I was lucky enough to have a friend with a 3 stone cylinder hone tool, offer to lend a hand with the build, and get the cylinders up to snuff. Unfortunately, I didn’t take any photos of the actual process, but suffice to say, it’s as simple as attaching this thing to a drill, and running it through the cylinder. Ideally, you would do an equal number of passes in each cylinder, making sure not to overdo it. You only want to get the glaze out, that has built up over the years, and develop a “cross-hatch” pattern. This pattern is a very tiny peaks and valley system of grooves, allowing the oil to be trapped in the cylinder wall, in essence, creating a way for the piston to hydroplane on the surface.
The 3 stone hone is the old school type, and can be used in cylinder of different sizes. The stones are attached to a spring, which puts a small amount on tension on the stones pushing against the cylinder wall. Although I have seen newer types that are a handle will a bunch of small balls on the end – those are made specifically for one size cylinder, and the cost is nearly double. I think I will do some light sanding, treat the cylinder walls with some oil, and move on.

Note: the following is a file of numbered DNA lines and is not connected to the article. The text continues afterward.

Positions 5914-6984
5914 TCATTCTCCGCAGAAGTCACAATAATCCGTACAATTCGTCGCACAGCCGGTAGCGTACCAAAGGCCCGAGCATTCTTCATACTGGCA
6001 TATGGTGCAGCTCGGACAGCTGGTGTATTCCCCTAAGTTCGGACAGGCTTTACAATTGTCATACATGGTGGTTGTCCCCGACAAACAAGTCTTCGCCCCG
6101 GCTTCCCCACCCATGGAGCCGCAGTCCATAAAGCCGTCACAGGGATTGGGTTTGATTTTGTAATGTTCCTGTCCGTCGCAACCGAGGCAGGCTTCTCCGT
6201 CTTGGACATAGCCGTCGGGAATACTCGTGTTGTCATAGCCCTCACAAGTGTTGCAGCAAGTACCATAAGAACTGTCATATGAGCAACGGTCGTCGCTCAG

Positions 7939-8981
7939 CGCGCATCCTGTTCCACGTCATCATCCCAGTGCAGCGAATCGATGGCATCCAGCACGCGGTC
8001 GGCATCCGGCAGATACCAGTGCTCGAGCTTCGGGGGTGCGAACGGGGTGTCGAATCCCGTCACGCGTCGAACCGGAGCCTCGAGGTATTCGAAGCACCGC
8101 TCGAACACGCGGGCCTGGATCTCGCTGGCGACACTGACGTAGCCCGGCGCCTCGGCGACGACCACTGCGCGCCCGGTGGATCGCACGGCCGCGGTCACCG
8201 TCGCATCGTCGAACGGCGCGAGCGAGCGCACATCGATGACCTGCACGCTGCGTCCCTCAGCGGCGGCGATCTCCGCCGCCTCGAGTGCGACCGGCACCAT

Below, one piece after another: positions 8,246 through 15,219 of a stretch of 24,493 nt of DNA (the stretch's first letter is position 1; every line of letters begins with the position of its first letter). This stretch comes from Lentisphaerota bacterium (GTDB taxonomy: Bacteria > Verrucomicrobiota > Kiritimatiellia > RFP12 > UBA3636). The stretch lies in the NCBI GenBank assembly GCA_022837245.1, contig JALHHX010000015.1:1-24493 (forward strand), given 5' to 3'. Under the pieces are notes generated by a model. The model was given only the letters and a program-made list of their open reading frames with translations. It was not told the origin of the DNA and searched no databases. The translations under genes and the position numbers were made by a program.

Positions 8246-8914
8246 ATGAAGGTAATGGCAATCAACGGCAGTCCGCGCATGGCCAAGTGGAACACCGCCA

This done, it is now time to get the new rings in the pistons, and check the gaps. The tolerances are very small, but the feeler gauges used for valve tappet adjustment should be fine for this measurement. It’s always mind-blowing to me to be dealing in tolerances of hundreds of an inch!